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In late March 2008, Jane collapsed at work and was unconscious for 10 minutes before she was taken to hospital by ambulance. When she regained consciousness, Jane was suffering from a very bad headache and found the light in the room very bright.

Jane underwent various investigations but despite being in significant pain, she was reassured by the medical team and discharged home with a potential diagnosis of stress.

The next morning, Jane was found unconscious again, breathing very erratically. The ambulance took her to hospital, where she was admitted to the Intensive Care Unit.  She was told that she had suffered a serious brain haemorrhage and needed a scan as soon as possible.

After being told that there were no available beds in the unit, Jane was transferred to another hospital where she was put in an induced coma in an attempt to stabilise her condition. She was left paralysed on her right side and unfortunately later that same evening suffered a further devastating brain haemorrhage.

Surgery was planned to reduce the pressure in Jane’s brain but following a CT angiogram a view was taken that she would not survive the procedure.  A ‘Do Not Resuscitate’ protocol was agreed and Jane’s life-support was withdrawn the following day.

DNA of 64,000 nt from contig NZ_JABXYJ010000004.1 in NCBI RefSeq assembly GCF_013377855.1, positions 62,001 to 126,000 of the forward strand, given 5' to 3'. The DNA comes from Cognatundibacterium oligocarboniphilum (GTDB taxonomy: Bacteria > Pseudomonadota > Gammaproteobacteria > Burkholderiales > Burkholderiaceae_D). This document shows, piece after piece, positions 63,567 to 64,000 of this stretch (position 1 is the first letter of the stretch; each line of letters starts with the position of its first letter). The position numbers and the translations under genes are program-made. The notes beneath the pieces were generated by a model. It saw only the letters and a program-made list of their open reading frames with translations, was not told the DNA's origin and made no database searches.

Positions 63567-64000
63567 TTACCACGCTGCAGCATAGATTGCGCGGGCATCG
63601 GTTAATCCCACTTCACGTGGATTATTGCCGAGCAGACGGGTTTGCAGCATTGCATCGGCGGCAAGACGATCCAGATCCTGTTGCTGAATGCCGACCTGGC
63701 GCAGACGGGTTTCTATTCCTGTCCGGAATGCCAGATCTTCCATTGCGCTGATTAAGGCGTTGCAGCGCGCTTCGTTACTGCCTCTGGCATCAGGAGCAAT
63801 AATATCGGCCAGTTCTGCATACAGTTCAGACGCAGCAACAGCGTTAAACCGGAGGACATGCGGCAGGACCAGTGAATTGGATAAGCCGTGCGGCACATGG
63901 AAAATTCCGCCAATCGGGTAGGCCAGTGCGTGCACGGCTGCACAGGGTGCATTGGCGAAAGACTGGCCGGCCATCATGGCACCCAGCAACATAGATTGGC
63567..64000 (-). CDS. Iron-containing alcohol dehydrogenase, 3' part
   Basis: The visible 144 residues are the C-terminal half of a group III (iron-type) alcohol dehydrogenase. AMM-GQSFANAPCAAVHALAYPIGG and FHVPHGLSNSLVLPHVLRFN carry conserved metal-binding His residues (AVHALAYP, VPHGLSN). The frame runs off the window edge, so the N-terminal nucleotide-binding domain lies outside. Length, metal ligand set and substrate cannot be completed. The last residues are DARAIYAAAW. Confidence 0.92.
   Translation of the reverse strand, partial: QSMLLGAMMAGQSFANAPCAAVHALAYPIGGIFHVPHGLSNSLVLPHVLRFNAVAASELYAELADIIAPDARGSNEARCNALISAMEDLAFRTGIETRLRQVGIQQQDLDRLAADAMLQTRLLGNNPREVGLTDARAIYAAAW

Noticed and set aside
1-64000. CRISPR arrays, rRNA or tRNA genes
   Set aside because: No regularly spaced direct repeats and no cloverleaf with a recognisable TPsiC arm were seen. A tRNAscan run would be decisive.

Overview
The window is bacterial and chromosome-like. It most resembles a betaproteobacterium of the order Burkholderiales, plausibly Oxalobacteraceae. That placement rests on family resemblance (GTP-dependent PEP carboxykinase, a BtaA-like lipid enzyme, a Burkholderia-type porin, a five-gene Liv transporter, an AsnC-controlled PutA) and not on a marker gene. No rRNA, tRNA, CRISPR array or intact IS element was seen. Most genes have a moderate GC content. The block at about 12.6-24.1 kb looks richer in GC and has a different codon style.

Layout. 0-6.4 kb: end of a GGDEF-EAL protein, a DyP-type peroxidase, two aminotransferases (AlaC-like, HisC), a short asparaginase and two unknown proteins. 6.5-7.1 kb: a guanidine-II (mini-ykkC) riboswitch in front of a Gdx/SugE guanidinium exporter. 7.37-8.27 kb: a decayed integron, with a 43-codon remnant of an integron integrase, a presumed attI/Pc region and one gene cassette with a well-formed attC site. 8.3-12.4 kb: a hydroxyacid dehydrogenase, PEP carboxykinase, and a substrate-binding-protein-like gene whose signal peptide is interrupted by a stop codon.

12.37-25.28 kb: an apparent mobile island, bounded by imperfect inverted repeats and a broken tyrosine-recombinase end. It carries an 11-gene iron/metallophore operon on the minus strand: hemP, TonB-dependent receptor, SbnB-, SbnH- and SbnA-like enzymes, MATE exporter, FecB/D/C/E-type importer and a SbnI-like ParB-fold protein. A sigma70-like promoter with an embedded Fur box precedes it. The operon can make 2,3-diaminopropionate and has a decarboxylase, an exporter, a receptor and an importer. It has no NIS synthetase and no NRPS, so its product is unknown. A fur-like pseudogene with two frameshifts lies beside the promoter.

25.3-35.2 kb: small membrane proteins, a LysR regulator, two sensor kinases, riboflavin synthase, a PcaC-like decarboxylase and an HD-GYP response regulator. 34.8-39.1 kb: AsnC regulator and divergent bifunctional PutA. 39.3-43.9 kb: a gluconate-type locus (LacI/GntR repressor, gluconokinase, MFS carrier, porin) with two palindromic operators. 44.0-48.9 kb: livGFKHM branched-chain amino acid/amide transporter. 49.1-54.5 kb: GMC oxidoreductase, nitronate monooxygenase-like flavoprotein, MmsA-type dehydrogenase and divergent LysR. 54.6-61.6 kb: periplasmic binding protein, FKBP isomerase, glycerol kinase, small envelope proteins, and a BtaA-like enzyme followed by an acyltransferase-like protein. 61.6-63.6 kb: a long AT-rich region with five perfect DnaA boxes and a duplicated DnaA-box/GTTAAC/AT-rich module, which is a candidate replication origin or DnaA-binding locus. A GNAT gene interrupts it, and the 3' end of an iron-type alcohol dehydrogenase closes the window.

A missed opportunity

Jane presented with symptoms on her first admission which, if acted upon correctly, would have led to a diagnosis of a subarachnoid brain haemorrhage.  It was alleged that if the correct care and treatment had been given then an urgent CT scan would have confirmed a brain haemorrhage leading to the insertion of a ventricular drain, to reduce intracranial pressure, as well as surgery to clip the aneurysm.  It was alleged that this treatment would probably have prevented Jane’s further deterioration and subsequent death.

How we helped

After investigating the claim, together with supportive evidence from an A&E expert, we sent a Letter of Claim to the Defendant Trust.  We obtained an early admission of liability but it was disputed that Jane’s health wouldn’t have deteriorated and it was alleged that she would have died anyway even if she had been diagnosed earlier. We then obtained further supportive evidence from a consultant neurosurgeon and commenced proceedings against the Defendant Trust.  As a result we were able to negotiate a final settlement for Jane’s widow and dependants which helped provide financial stability for them all in the future.

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